[LAD] A Cathedral in your backyard
nettings at folkwang-hochschule.de
Wed Apr 25 07:51:09 UTC 2007
Jens M Andreasen wrote:
> What I think would be possible as an experiment though (without
> involving a budget the size of the Pope or TU-Berlin), is to place a
> large amount of uniform speakers in a circle and then feed them with the
> same monophonic signal. If everything works as expected, it should then
> appear like the sound emerges from the center of the circular array of
> * The speakers could be a collection of ghettoblasters and kitchen
> radioes with fresh batteries.
> * The signal could be a local radiostation (hey, this
> is /wireless/ :-).
> * The location could be a park or a stadium in your city.
> Would that work?
you might indeed get a "standing" wavefield that looks the same, but the
problem is it's not a standing wave. :) listeners outside of the focal
point would hear the speakers nearer to them first, leading to phantom
images. generally, in large auditoriums, you have to be very careful
with the signals coming from the opposite direction... for instance,
"proper" ambisonics decoding calls for antiphase signals from opposite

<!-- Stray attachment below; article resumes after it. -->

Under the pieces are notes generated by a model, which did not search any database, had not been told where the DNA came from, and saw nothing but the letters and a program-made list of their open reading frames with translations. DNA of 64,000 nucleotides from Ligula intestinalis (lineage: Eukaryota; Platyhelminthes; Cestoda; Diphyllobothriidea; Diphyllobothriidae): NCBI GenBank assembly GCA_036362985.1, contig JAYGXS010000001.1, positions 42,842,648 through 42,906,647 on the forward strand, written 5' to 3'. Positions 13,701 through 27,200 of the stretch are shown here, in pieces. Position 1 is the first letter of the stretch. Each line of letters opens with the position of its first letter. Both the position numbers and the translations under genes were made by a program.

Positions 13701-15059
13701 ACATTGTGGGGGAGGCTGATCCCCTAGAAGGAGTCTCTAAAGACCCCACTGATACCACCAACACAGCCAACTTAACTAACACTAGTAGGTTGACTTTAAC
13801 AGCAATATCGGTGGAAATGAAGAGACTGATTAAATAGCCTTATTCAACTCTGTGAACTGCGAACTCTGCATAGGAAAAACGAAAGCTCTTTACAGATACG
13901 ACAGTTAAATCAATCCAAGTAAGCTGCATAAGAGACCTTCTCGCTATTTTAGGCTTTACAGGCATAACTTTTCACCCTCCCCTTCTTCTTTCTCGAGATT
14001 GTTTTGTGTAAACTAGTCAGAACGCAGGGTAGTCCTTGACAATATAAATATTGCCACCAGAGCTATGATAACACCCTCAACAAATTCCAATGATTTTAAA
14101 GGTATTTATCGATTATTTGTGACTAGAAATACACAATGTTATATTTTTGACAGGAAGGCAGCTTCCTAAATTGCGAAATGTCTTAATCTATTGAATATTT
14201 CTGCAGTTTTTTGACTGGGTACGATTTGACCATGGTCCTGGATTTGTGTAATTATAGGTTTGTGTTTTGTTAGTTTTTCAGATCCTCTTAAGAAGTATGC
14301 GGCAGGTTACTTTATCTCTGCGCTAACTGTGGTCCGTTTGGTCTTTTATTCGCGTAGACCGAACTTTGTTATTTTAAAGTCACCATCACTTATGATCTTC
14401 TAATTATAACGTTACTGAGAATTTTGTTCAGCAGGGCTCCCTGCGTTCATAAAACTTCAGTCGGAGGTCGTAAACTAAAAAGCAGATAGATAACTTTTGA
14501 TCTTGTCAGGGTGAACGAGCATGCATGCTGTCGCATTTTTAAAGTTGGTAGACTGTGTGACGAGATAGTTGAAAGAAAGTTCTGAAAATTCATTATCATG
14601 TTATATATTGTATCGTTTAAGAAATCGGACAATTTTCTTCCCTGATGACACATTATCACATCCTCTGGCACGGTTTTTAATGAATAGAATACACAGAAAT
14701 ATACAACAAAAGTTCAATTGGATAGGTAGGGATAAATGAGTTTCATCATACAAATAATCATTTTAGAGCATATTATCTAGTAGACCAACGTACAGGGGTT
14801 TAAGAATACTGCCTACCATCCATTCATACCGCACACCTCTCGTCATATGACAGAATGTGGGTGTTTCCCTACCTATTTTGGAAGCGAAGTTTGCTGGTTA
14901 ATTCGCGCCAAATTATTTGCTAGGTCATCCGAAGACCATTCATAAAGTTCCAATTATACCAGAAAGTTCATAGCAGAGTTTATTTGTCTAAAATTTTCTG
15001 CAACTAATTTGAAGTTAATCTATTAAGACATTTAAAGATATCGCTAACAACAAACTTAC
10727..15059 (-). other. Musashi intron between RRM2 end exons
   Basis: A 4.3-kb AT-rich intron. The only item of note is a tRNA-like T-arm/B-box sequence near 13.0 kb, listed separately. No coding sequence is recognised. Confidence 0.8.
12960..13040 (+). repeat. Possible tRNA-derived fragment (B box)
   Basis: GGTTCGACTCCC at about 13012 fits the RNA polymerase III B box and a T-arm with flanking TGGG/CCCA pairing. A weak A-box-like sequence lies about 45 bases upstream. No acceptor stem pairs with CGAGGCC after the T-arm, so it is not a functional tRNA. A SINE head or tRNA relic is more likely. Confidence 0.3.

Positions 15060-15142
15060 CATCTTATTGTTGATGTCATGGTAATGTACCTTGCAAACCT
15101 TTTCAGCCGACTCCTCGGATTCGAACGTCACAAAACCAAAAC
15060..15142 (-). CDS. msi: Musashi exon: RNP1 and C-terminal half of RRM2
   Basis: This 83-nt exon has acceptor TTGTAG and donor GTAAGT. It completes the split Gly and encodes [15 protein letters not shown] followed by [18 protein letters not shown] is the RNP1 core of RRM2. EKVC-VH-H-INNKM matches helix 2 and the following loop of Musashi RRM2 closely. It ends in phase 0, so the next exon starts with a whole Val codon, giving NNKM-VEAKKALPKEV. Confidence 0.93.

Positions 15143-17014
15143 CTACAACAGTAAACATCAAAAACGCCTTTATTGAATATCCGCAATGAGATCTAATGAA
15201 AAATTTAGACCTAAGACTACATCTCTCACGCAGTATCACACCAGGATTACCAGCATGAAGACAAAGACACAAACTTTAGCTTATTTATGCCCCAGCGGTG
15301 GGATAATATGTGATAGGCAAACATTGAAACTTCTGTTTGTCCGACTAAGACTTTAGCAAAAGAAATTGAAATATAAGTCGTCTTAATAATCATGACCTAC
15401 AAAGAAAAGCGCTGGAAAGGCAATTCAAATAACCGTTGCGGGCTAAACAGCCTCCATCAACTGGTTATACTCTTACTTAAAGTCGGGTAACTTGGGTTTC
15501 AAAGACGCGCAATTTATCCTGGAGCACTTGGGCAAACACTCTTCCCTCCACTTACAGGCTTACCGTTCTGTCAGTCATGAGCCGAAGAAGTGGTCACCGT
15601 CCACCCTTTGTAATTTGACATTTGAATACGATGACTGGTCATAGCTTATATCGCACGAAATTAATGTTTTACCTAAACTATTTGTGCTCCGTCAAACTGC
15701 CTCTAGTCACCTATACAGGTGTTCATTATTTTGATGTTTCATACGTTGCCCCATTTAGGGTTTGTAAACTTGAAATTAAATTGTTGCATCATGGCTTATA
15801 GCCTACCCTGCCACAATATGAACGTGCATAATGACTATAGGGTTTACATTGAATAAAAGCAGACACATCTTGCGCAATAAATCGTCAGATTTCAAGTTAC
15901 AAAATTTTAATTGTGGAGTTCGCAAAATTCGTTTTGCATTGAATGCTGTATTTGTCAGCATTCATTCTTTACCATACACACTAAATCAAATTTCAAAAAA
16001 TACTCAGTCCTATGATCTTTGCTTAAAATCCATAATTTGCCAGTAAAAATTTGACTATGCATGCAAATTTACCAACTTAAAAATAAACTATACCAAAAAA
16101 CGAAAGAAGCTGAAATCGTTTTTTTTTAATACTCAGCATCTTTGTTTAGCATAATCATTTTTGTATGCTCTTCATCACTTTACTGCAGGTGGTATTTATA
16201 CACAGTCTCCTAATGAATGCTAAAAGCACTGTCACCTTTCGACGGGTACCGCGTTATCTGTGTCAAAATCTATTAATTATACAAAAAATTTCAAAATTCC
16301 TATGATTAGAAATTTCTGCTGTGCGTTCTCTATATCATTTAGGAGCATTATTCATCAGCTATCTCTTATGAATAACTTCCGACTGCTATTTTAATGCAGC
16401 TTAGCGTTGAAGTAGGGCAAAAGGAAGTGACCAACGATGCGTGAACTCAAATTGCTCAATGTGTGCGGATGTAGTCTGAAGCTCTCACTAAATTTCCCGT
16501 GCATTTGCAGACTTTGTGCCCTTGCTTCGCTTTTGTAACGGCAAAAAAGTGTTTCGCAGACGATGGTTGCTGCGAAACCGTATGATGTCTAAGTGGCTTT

speakers, but that falls apart outside the "sweet spot". that's why
malham et al. came up with their "controlled opposite" rendering, which
basically means that the speakers opposite a sound source are quiet.
i got a chance to listen to the wavefield synthesis system at tu berlin
for several hours (thanks torben for a late-night session!), and i found
that virtual sound sources inside the speaker array work very well for
low and mid frequencies (torben had me step inside a techno bass drum,
and it was quite astonishing), but it only works for higher frequencies
as long as you're not in between the speakers and the virtual sound
source (due to dampening i guess, and because the virtual source has not
converged correctly yet).
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Kurt is up in Heaven now.
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